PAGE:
Speakers
MS

Mark Scheel

California Institute of Technology


Tuesday June 5, 2018 2:30pm - 2:50pm PDT
Landmark

3:00pm PDT

Break
Tuesday June 5, 2018 3:00pm - 3:30pm PDT
Great Hall Foyer

3:30pm PDT

[Engineering] Huck Beng Chew: Utilizing Massively-Parallel Computations to Predict Nanopatterning of Graphene by Hydrogen-Plasma Etching
Scalable and precise nanopatterning of graphene is an essential step for graphene-based device fabrication. Hydrogen-plasma reactions have been shown to narrow graphene from the edges, or to selectively produce circular and hexagonal holes in the basal plane of graphene, but the underlying plasma-graphene chemistry is unknown. The peta-scale Blue Waters supercomputing resources has enabled us to quantify the mechanisms of hydrogen-plasma etching of graphene supported on SiO2 substrate across the range of plasma ion energies. Specifically, our molecular dynamics simulation results, based on a reactive force-field potential, have uncover distinct etching mechanisms, operative within narrow ion energy windows, which explain the differing plasma-graphene reactions observed experimentally. These simulation results have provided rich insights into the complex plasma-graphene chemistry, opening up a means for controlled patterning of graphene.

Speakers
HB

Huck Beng Chew

University of Illinois at Urbana-Champaign


Tuesday June 5, 2018 3:30pm - 3:50pm PDT
Heritage

3:30pm PDT

[Earth Sciences] Salme Cook: Estimating Bed Shear Stress Distribution from Numerically Modeled Tides and Wind Waves on Estuarine Mudflats
Estuaries are dynamic coastal environments where upland freshwater flows mix with tidally forced coastal marine water to create a highly productive and diverse ecosystem important to local communities and fisheries. Increases in population density and associated anthropogenic impacts have altered the productivity of estuarine environments, resulting in increased nutrient loading and amplified suspended sediment that reduces water quality. Mudflats and salt marshes comprise the intertidal portions of these environments and are the most productive and vulnerable to these stressors. To accurately predict sediment transport, a good understanding of the bed shear stress that drives the sediment erosion, suspension and deposition is essential. In this work, a high resolution three-dimensional coupled hydrodynamic-wave-sediment transport numerical model (COAWST) was implemented in the Great Bay estuary, and is used in conjunction with available observational datasets to predict the shear stress distribution from waves, currents, and combined flows from the tidal channels across the mudflat.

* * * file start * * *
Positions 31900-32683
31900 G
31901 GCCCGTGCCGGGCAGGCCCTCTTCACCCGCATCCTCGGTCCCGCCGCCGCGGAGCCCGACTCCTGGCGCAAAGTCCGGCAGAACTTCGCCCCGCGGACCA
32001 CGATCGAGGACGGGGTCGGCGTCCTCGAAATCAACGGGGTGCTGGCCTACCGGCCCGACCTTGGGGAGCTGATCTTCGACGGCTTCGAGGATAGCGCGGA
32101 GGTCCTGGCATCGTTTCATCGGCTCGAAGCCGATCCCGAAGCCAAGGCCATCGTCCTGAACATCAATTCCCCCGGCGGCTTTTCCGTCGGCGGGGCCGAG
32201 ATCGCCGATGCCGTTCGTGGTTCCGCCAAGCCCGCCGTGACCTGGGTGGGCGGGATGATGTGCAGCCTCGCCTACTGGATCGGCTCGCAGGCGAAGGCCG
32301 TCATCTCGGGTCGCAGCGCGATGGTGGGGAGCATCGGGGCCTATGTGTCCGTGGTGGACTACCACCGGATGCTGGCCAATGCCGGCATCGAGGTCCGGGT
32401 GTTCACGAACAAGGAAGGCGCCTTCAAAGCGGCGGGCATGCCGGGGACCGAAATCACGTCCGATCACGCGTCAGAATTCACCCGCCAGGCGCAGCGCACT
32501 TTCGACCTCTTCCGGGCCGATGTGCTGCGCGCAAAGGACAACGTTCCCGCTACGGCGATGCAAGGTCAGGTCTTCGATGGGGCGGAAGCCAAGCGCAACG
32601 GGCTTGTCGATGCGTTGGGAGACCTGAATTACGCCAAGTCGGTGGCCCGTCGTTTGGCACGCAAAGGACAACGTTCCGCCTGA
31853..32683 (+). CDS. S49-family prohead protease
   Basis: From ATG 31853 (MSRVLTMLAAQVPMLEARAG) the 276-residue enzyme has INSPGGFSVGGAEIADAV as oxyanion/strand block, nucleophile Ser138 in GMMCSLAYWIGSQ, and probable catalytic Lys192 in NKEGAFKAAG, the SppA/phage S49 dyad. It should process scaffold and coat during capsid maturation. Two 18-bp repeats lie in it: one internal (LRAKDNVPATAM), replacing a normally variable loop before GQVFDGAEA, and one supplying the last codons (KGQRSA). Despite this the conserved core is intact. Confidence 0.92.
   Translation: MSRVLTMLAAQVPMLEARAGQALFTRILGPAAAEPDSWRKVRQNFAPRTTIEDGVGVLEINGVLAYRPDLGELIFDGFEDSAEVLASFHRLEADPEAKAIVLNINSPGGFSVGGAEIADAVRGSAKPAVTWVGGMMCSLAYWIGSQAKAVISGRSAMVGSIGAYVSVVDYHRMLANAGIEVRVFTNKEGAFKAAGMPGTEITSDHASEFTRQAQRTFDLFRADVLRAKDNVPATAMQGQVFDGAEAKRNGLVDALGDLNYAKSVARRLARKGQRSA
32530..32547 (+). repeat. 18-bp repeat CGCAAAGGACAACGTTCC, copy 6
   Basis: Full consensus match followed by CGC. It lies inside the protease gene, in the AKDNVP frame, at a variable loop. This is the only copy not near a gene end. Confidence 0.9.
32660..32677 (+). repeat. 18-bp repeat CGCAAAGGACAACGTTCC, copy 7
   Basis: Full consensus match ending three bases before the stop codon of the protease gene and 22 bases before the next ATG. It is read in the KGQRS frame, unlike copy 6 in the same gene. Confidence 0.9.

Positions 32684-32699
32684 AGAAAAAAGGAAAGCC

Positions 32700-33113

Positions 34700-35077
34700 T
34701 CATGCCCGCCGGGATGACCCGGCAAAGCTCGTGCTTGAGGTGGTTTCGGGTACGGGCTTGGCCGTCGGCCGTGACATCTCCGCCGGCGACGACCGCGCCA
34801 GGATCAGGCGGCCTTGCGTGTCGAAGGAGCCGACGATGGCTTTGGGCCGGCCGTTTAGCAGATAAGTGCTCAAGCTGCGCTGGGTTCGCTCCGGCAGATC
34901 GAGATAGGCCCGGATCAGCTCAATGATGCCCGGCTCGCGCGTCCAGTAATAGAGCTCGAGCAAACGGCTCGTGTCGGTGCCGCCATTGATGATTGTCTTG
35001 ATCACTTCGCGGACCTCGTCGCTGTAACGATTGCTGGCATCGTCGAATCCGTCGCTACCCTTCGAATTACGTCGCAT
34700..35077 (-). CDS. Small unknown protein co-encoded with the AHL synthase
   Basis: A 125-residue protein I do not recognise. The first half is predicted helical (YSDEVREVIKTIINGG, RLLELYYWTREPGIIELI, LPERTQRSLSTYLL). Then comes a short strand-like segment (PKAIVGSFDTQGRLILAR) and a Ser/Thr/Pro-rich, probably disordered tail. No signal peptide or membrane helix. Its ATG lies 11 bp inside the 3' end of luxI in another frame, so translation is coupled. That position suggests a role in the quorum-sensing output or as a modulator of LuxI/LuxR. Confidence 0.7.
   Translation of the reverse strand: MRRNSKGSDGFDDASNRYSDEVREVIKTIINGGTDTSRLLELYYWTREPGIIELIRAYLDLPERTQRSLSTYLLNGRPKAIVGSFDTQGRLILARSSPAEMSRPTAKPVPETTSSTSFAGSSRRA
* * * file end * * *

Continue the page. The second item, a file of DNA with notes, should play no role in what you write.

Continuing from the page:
Speakers
SC

Salme Cook

University of New Hampshire


Tuesday June 5, 2018 3:30pm - 3:50pm PDT
Homestead

3:30pm PDT

[Astronomy and Astrophysics] Matthew Clement: Saving the Inner Solar System with an Early Instability
The solar system is in an interesting state where the planet's orbits behave chaotically over long periods of time. Studying the dynamical evolution of the solar system can help us understand whether other planets like Earth exist in the galaxy. An orbital instability between the solar system's giant planets has been shown to reproduce many peculiar qualities of the solar system. We present new simulations of this scenario that demonstrate its ability to accurately reproduce the eccentricity, inclination and resonant structures of the Asteroid Belt. Furthermore, we perform simulations using an integration scheme which accounts for the fragmentation of colliding bodies. The final systems of terrestrial planets formed in these simulations provide a better match to the actual planets' compact mass distribution and dynamically unexcited orbits. An early instability scenario is thus very successful at simultaneously replicating the dynamical state of both the inner and outer solar system.